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Refinery labour dispute remains bitter, divided

Don Horne   


Saskatchewan’s labour relations minister is telling both sides in a bitter contract dispute at an oil refinery to figure it out themselves because he doesn’t want to bring in legislation.

Refinery owner Federated Co-operatives Ltd. locked out about 700 unionized workers in early December at its Regina plant after they took a strike vote.

The government appointed veteran labour mediator Vince Ready in February after weeks of unrest on picket lines as workers and supporters put up barriers to try to shut the plant down. According to Canadian Press, police made a number of arrests.

Ready released his recommendations last week and they were accepted by members of Unifor Local 594 in a vote on Monday.


The company told Canadian Press on the weekend it was unable to accept all the terms.

It has now tabled another offer that the union says includes “new, aggressive concessions.”

Federated Co-operatives says the proposals are based on the mediation report but take into account the significant effects on the company’s business of COVID-19 and declining oil prices.

“We have taken the recommendations in their (mediation) report and built on them,” the company said in a Tweet on Thursday. “Today, we have provided [Unifor 594] a fair and final offer.”

Labour Relations Minister Don Morgan told Canadian Press he spoke to the company and the union and offered to have Ready meet with them again.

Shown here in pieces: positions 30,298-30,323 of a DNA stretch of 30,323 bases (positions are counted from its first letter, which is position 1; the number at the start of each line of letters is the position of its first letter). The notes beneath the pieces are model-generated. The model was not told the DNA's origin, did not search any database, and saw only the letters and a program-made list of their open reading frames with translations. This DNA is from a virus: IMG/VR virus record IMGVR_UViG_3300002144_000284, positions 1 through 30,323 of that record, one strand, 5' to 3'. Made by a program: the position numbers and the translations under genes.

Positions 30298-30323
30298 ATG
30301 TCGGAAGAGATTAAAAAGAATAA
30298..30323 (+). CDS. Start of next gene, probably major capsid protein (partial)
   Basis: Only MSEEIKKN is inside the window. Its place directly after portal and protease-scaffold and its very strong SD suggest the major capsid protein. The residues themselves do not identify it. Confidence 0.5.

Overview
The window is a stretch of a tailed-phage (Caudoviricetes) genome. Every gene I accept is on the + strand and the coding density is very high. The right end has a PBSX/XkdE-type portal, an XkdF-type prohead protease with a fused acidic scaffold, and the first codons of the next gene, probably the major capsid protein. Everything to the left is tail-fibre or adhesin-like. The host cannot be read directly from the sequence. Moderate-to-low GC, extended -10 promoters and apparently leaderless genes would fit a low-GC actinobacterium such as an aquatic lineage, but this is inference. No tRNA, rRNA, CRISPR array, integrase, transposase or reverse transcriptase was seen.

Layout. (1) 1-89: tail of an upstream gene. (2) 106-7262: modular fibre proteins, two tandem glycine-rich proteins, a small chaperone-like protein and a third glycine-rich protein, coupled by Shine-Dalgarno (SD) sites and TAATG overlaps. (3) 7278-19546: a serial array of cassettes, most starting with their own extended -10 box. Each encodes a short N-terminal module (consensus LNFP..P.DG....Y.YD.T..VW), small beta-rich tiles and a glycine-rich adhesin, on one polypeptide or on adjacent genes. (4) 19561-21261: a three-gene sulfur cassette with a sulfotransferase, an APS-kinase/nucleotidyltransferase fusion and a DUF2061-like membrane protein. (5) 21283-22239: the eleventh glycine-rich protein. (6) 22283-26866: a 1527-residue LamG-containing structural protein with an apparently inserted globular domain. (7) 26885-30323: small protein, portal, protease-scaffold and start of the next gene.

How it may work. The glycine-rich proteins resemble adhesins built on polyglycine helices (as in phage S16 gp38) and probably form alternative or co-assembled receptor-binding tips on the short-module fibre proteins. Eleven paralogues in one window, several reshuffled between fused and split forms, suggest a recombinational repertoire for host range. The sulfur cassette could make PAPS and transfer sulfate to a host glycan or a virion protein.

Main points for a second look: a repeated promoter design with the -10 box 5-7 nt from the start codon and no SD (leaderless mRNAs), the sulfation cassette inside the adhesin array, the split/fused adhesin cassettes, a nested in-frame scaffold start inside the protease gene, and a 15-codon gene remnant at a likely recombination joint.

Morgan said he wants the two sides to resolve the dispute themselves.

“We’ve indicated binding arbitration is not within our legislative scope right now, nor do we think it should be,” he said. “We knew going into this, when we started to look at the different positions, that this was going to take awhile, that the parties were a long ways apart. They’ve made progress. They aren’t there yet.”

In its statement on the weekend, the company said it needed to “consider the stark world developments that are presently unfolding and their impacts to both our business reality and our ever-more critical responsibility to our multiple stakeholders.”

It said a drastic decline in consumer use of fuel and quickly declining oil prices have put the refinery “in a more difficult financial position than when negotiations began.”

The company wants to modify five areas of the mediator’s report, including recommendations involving the defined benefit plan and an employee savings plan.

Pensions have been at the heart of the dispute.

The union said the offer is anything but fair and wants the province to step in.

“Right from the beginning, we called for mediation to be binding, not a friendly suggestion for Co-op to ignore,” Unifor national president Jerry Dias said in a news release. “The province must introduce legislation to end this dispute and force this rogue employer to restore safe operation of Saskatchewan’s largest refinery.”

The union said the modifications include a “significant reduction” in the company’s pension responsibilities.

(Canadian Press)


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